In July, Klein Buendel (KB) teamed up with the Colorado Skin Cancer Task Force (CSCTF) and Rocky Mountain Sunscreen (RMS) for the first time in the summer to raise awareness about UV radiation and skin cancer prevention at the new-to-Denver Outdoor Retailer Summer Market at the Colorado Convention Center.
For nearly a decade, KB and the CSCTF partnered with RMS at the winter SnowSports Industries America Snow Show every January to show outdoor retailers that practicing sun safety is just as important in the winter months as in the summer months. Now we can access hundreds of outdoor retailers in the summer months in Denver, too, with the arrival of the Outdoor Retailer Summer Market.
Skin cancer prevention is particularly relevant for members of the outdoor retailer industry because they work and promote recreation in high UV environments, like mountains, deserts, lakes, and oceans. In addition to providing sun safety and skin cancer awareness information, the booth offered a unique opportunity for attendees to have a UV-damage photograph taken of their face with the Reveal Imager. The Reveal Imager by Canfield has the ability to capture damage caused by the sun’s UV rays that are invisible to the naked eye. Participants reported that seeing this type of photograph of themselves is a helpful visual reminder to practice sun safety all year long to reduce their risk of additional sun damage.
Per their website, “the Outdoor Retailer Summer Market is North America’s largest tradeshow in the outdoor industry drawing attendees from around the world. Summer Market is all about face-to-face—it’s where products are shown, orders are written, new accounts are found, connections are made and brands are launched. This show is about buying, sourcing, strategic meetings, trend, education and networking with decision makers, influencers, stakeholders, key buyers and athletes that influence the outdoor market.”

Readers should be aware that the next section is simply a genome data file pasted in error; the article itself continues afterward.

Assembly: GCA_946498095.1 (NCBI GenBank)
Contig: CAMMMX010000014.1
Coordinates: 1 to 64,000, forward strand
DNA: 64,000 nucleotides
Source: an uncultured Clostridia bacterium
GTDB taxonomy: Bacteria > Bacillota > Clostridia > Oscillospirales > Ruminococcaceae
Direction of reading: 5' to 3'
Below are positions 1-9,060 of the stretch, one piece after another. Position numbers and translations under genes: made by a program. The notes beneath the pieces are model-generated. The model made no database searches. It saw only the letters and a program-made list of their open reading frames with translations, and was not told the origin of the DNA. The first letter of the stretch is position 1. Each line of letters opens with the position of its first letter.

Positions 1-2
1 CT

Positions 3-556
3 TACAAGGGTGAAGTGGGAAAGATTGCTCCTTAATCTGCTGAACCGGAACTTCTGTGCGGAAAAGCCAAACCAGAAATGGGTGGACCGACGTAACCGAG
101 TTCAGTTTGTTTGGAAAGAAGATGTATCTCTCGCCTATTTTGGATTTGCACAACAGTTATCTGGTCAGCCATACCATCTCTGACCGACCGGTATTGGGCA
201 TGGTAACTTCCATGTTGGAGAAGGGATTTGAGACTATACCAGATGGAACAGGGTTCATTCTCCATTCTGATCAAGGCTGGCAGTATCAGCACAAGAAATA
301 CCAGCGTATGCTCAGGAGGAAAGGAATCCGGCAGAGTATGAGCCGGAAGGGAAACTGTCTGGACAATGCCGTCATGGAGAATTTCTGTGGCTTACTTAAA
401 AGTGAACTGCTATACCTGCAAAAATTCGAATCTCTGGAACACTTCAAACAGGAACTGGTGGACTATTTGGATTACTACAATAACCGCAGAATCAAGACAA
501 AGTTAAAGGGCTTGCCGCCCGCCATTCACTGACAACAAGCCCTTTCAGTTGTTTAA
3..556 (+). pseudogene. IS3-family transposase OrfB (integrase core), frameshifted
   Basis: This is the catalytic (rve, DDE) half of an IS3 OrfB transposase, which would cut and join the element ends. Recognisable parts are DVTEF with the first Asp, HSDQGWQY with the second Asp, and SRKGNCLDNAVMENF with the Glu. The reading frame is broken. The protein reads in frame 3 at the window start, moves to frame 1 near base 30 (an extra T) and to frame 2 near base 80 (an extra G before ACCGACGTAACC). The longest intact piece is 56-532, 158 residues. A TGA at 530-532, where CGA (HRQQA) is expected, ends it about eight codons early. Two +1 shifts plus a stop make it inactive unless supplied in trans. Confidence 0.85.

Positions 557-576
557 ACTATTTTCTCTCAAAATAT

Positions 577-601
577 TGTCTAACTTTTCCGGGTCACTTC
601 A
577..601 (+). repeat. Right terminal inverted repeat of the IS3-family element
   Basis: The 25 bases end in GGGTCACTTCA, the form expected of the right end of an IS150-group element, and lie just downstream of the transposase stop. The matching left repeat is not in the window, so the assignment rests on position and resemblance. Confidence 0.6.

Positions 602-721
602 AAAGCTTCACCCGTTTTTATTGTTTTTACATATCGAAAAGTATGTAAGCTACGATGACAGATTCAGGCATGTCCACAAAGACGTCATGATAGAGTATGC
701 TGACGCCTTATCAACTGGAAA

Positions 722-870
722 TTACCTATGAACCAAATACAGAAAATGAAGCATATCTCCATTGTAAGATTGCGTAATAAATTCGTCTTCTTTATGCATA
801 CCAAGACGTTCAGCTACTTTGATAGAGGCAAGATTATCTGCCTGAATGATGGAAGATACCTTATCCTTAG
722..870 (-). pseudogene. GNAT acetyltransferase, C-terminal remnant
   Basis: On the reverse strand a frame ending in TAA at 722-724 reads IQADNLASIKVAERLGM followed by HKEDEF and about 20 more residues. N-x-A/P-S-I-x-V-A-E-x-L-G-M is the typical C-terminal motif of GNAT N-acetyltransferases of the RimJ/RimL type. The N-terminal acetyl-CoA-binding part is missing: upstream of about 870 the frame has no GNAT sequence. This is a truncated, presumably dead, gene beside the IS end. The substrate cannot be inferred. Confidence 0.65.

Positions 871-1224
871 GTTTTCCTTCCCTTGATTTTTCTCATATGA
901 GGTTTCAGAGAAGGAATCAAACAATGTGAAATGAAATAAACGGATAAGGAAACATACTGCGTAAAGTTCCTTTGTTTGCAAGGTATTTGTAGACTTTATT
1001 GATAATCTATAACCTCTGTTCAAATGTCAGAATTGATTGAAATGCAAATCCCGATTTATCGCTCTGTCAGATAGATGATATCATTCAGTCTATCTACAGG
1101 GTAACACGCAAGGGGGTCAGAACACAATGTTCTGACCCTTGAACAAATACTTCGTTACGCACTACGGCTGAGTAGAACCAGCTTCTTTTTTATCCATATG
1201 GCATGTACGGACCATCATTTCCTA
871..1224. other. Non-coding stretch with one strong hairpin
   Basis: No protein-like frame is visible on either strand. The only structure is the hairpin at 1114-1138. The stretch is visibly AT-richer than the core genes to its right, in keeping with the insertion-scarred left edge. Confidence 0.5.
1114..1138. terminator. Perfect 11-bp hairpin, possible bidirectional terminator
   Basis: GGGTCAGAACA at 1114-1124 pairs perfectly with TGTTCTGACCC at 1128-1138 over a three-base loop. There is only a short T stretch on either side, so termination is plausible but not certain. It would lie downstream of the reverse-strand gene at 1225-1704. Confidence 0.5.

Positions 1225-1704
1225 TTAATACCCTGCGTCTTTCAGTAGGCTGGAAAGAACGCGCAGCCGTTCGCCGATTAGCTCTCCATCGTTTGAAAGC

Over the course of the multi-day event, KB staff took dozens of photographs with the UV camera. Other members of the CSCTF (including Colorado dermatologists and dermatology interns) answered questions, distributed sun safety materials, and performed skin examinations. This event is part of the annual outreach and education efforts of the CSCTF. KB has been an active member of the CSCTF for over 10 years.
Robert Saltz, Ph.D. is a Senior Research Scientist at the Pacific Institute for Research and Evaluation (PIRE) in Berkeley, California.
He received his Ph.D. in Sociology from the University of Massachusetts. His research explores ways in which drinking context may influence the risk of subsequent injury or death. He has extensive experience researching “responsible beverage service” programs aimed at having bar and restaurant personnel intervene with patrons to reduce the risk of intoxication or driving while impaired.
Dr. Saltz collaborated with Dr. David Buller and Dr. Gill Woodall at Klein Buendel (KB) on the development, trial, and commercialization of the WayToServe® responsible beverage service training program funded by the National Institute on Alcohol Abuse and Alcoholism (NIAAA; W. Gill Woodall, Principal Investigator).